Forget Michael Myers and Freddy Krueger. Chucky is Horror’s MVP.
While not as iconic, Chucky can brag about a remarkable string of hits.
Gorehounds watch slashers for the kills. They don’t watch them for consistency. Slasherdom’s dregs have their proponents; everything is someone’s jam, even I Still Know What You Did Last Summer and Halloween 5: The Revenge of Michael Myers.
But consistency is a merit worth beating a drum for, the invisible kind viewers don’t immediately notice yet gravitate toward all the same. In the big bloody bucket of horror franchises, what floats to the top for sheer constancy is Tom Holland’s Child’s Play, the story of Chucky, a Good Guy doll gone Very Bad on account of sadistic serial killer Charles Lee Ray’s (Brad Dourif) in-depth voodoo knowledge. Thirty-five years, six sequels, one USA Network show, one ill-conceived reboot, and a documentary later, fans can pick their favorite without worrying about quality. On the strength of series author Don Mancini’s assured screenwriting, all the Child’s Play movies are good.
That’s an amazing achievement for any series, regardless of its genre. Contextualized in horror specifically, Child’s Play’s rock-steadiness is a rare feat verging on preternatural. Lots of horror films stink. It’s what makes horror fans great movie fans: they spend a lot of time sorting treasure from tripe, so they tend to have a nose for finding the good stuff and an appreciation for the bad stuff. They don’t ironically love trash. They love trash because it is trash, the same way Oscar the Grouch loves the threadbare sneaker his mother gave him on his birthday.
Child’s Play spares audiences the pain of a single bad entry. You don’t need to watch all the films to distinguish the ones that suck from the ones that don’t. You just need to watch them to know which ones you like the most. (Lars Klevberg’s clumsy 2019 reboot, divorced from Mancini’s oversight and talent, is the exception that proves the rule.) Child’s Play 3 has that terrific haunted house ending; Seed of Chucky takes a stab at the gender binary and sports that S-tier John Waters face melt; Curse of Chucky introduces Fiona Dourif to the series as Nica Pierce, a new wrinkle in Chucky’s gruesome black comic saga; Cult of Chucky stages the absolute worst way to die in the entire franchise.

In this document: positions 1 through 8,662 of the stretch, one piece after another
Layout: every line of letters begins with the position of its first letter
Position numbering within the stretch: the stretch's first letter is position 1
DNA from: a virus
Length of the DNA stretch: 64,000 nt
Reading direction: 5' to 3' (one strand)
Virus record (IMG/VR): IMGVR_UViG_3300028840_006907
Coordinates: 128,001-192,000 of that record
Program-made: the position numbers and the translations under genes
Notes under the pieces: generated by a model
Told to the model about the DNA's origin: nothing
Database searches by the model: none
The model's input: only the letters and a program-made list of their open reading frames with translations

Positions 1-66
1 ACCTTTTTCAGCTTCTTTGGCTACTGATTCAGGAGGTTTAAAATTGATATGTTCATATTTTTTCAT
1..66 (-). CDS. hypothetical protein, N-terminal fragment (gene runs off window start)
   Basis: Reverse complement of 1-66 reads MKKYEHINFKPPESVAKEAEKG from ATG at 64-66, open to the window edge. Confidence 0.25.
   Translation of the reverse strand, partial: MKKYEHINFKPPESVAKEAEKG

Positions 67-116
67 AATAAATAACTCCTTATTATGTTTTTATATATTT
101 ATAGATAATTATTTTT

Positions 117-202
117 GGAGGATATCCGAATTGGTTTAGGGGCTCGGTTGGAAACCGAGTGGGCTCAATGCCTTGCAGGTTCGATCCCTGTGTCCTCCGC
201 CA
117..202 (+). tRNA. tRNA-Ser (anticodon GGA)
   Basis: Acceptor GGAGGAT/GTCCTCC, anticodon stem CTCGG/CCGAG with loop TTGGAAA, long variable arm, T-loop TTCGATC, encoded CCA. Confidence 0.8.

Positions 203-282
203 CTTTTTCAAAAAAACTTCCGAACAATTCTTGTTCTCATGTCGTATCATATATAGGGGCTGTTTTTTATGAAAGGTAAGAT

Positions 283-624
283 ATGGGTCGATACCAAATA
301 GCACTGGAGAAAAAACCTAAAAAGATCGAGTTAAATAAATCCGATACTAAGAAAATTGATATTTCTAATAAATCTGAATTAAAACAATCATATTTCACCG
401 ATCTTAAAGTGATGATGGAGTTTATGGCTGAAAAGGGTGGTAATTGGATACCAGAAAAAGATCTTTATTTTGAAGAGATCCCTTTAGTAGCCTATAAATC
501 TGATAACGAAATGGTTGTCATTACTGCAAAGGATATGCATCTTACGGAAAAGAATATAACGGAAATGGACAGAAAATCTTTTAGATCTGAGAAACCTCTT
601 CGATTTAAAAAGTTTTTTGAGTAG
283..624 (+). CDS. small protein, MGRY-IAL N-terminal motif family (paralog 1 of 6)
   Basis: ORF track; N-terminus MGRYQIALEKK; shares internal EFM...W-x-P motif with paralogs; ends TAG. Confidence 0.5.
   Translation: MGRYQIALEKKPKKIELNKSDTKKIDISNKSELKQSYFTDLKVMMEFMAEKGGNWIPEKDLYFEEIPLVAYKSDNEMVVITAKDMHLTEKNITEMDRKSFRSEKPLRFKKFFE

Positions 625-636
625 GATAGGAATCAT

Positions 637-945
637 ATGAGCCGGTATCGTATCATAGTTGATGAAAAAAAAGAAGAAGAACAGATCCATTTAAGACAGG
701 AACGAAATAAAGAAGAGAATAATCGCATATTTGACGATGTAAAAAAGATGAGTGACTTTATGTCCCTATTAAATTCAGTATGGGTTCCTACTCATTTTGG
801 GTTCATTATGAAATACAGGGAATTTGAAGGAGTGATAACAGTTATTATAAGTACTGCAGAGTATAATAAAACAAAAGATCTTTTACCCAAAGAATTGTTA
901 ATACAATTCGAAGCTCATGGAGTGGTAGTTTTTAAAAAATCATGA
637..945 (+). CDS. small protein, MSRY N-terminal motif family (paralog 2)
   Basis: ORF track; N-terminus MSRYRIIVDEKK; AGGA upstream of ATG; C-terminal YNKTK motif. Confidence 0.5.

No matter which film anyone calls their number one, everyone knows to give homage to the original, whose elegantly simple hook established the groundwork for almost four decades of superb horror. Ray, bleeding out and on the run from Chicago PD Detective Mike Norris (Chris Sarandon), ducks into a toy store for cover and a change of appearance; one voodoo chant later and Ray’s body lies dead in the aisles by a Good Guy doll, now serving as the receptacle for his soul.
Meanwhile, it’s young Andy Barclay’s (Alex Vincent) birthday, and all he wants is a Good Guy. All Ray wants is a suitable human host to transfer his soul into. By the rules of voodoo, he has to choose the first person he reveals his identity to, which, of course, is Andy, who would rather not be body-swapped by a murderer. So begins Andy’s tenure as Chucky’s longstanding nemesis. Andy, for his part, is doing just fine apart from the years of psychological trauma suffered from being hunted by a bloodthirsty doll. Chucky, however, could be doing better, mostly because his nefarious plans are usually foiled, and because he’s such a miserable people person that allies turn against him as often as they turn to him.
The legendary Dourif is one reason for Child’s Play's enduring cohesion. As Robert Englund is to A Nightmare On Elm Street, a likewise uniformly good horror series with a few meaningful bumps, so is Dourif to Child’s Play. A recognizable and anchoring presence, his performance as Chucky stitches together spirited mischief to utmost menace, expressing clearly how much Ray, whether in the flesh or in fabric, loves killing. But Dourif has a benefit few other slasher icons have, and that’s Mancini.
Mancini holds the sole screenwriting credit on every single Child’s Play film outside of Child’s Play itself, which he shares with John Lafia and Holland; he also directed the most recent three. This cannot be said of Wes Craven and the Nightmare movies, John Carpenter and the Halloween movies, or the Friday the 13th movies, which hardly have any repeat business on the directing, writing, or producing side.
Craven’s and Carpenter’s legacies are cemented in A Nightmare on Elm Street and Halloween, not their sequels, and with other directors handling them, these masters of the genre busied themselves shooting future classics like The People Under the Stairs and The Thing. Mancini and Child’s Play never developed the same association between title and name as Craven and A Nightmare on Elm Street, and Carpenter and Halloween. Instead, they built the foundation of the horror series that’s never missed.